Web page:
Russia’s Gromov Flight Research Institute (LII) expects its latest GLL-AP-02 hypersonic scramjet test vehicle to fly in “three or four years,” with officials telling Flightglobal that funding constraints and technical issues have slowed progress.
LII’s Sergei Pernitsky and Sergei Vasilievich said via a translator at the MAKS air show in Moscow that work on the flight sciences vehicle is progressing, but slowly.
“Mostly because of the lack of funding, but there are lots of difficulties despite the funding because this project is very ambitious,” they explain.
GLL-AP-02 is the Russian equivalent of America’s Boeing X-51 and China’s “WU-14”. It is the latest in a series of Russian rocket-boosted hypersonic test vehicles, proceeding the GLL-VK and GLL-31 projects.
LII presented a model of the vehicle at MAKS-2013, although it was tellingly absent at Zhukovsky this week.
Pernitsky and Vasilievich said Western sanctions are not having any impact on the project, and they hope it goes ahead as soon as possible to build on the hypersonic flight data gathered in previous experiments. The research has both civil and military applications, they say.
Western sanctions also don’t seem to have stymied Russia’s involvement in another hypersonic flight sciences project, called HEXAFLY.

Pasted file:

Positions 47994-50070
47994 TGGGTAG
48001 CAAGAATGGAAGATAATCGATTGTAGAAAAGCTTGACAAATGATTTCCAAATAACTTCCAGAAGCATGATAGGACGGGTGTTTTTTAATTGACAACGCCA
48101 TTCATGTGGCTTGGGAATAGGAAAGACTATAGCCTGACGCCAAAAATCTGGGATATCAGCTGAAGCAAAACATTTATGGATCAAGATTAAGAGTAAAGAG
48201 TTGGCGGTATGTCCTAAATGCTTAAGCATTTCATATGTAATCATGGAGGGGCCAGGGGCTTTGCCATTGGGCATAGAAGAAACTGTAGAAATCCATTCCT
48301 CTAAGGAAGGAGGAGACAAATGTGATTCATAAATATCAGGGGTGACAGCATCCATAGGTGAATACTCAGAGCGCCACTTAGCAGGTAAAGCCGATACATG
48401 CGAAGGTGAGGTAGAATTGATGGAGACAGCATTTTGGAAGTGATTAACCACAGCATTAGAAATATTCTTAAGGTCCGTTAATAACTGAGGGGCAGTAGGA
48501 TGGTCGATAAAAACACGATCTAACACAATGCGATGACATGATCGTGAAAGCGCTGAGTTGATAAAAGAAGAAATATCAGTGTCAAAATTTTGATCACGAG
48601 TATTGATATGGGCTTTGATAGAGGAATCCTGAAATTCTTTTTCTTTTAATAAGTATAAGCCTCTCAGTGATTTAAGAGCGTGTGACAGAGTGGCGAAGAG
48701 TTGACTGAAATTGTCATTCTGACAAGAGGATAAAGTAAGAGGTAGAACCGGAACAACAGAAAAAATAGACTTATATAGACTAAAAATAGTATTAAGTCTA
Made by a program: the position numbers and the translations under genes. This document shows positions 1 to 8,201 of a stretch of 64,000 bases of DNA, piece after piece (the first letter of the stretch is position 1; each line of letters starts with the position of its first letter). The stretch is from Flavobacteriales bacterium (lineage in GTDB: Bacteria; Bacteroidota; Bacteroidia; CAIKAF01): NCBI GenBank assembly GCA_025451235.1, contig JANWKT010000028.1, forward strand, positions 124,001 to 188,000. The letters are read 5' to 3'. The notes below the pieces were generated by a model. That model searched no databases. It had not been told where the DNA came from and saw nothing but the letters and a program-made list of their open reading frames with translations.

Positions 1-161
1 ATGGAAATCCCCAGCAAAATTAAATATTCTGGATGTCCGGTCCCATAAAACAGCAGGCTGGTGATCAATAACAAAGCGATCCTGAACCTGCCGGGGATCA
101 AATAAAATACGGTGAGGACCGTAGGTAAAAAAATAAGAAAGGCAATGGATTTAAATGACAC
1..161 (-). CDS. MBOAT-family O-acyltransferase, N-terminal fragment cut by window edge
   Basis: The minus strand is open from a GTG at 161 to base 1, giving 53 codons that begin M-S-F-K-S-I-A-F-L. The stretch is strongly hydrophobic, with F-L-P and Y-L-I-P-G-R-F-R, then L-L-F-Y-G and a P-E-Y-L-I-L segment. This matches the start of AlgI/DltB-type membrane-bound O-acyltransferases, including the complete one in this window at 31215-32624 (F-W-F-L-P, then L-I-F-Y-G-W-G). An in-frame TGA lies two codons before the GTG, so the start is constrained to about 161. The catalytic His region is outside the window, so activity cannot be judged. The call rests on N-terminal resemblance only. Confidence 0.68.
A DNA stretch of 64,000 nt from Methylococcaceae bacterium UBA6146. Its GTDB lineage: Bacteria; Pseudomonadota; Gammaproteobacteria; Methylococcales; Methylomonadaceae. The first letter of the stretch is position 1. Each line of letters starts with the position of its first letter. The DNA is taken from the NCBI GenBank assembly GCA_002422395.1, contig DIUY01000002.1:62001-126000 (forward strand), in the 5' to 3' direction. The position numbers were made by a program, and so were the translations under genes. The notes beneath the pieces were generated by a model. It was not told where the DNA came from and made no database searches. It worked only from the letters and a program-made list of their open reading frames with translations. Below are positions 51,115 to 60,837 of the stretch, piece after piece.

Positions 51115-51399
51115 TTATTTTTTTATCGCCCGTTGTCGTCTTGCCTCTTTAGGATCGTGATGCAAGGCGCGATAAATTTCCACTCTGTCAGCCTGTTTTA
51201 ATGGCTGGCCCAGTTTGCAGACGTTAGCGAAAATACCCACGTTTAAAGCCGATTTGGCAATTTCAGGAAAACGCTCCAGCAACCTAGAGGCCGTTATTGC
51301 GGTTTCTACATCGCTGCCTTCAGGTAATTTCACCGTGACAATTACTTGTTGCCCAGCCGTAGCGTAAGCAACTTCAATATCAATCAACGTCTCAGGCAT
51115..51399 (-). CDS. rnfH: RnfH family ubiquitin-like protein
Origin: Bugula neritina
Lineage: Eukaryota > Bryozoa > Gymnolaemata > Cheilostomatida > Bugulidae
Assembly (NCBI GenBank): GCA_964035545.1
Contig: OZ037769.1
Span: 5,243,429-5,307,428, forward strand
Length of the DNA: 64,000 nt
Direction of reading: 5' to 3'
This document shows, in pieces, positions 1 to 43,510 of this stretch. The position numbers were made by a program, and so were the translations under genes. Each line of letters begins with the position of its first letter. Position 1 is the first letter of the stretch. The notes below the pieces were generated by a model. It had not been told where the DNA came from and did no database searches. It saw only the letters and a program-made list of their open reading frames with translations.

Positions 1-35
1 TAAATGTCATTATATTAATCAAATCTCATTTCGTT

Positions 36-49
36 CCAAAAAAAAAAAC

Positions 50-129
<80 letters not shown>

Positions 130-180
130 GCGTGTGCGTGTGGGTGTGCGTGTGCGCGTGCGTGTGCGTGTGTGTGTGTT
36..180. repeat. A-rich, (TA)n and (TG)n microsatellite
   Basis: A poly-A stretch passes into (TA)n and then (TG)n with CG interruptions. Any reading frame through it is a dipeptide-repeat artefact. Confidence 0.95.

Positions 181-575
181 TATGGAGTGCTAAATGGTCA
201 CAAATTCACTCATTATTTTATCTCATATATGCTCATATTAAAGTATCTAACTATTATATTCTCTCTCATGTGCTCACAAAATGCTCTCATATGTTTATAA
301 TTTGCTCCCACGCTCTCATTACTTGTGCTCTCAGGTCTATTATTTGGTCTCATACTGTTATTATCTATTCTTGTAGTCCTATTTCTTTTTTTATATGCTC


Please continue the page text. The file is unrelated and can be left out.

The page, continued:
Russia, Australia and the European Union are partnered on the programme, which is maturing several promising aerostructures for civil high-speed transportation.
Russia’s Central Aerohydrodynamic Institute displayed two HEXAFLY wind tunnel models at MAKS, but referred all questions to the project’s governing body, HEXAFLY-International.
During the interview with LII, Pernitsky and Vasilievich expressed a desire for Russia to restart development of reusable spaceplanes.
The Gromov Flight Research Institute helped produce BOR-4 – the Soviet Union’s original reusable orbital test vehicle. The Kosmos rocket-launched experimental spacecraft achieved four successful flights between 1982 and 1984, leading to great advancements in the heat shield technology that enabled the Russia’s Buran space shuttle programme.
The institute says it is following Sierra Nevada Corporation’s Dream Chaser programme in the USA with great interest, particularly because the company’s design looks suspiciously similar to BOR-4.
With some nationalistic pride, the officials say BOR-4 was an extremely capable design and would make an excellent foundation for any future Russian pursuits.
Sierra Nevada Corporation’s Dream Chaser